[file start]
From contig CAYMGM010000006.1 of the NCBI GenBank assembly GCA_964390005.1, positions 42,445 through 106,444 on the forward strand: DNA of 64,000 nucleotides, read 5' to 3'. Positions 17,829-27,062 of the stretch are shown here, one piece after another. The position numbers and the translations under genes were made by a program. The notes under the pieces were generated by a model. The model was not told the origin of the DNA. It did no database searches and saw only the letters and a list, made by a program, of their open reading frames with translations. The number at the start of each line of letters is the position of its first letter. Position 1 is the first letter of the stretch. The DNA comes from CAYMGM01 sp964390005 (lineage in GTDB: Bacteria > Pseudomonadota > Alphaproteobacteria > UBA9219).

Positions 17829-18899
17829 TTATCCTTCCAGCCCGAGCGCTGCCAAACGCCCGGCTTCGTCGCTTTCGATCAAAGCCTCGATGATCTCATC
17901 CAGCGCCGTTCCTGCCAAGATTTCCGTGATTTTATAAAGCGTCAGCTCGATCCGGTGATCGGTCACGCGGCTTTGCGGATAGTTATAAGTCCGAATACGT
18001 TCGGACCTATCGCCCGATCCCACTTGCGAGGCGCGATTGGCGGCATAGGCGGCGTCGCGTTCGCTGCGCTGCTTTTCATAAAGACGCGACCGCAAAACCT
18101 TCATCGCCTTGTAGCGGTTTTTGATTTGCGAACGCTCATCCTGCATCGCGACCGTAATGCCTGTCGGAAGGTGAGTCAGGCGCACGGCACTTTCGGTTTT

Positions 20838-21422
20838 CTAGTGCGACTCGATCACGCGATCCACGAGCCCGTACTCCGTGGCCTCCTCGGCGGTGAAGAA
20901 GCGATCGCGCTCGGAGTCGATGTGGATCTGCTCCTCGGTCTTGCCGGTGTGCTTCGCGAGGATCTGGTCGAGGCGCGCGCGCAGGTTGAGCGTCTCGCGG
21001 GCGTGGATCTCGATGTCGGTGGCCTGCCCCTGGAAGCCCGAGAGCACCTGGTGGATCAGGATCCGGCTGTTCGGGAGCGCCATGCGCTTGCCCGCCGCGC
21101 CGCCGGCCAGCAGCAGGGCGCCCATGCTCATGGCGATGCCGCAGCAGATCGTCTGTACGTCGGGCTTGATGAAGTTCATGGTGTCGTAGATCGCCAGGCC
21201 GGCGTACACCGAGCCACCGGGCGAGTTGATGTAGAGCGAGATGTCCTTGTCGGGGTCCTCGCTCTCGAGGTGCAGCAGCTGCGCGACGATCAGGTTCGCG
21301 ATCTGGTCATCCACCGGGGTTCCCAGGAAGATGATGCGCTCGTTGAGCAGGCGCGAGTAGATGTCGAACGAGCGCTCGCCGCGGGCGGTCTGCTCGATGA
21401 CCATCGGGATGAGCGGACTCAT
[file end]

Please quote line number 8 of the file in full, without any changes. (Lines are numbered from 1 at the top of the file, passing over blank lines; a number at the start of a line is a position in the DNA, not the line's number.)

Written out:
20838 CTAGTGCGACTCGATCACGCGATCCACGAGCCCGTACTCCGTGGCCTCCTCGGCGGTGAAGAA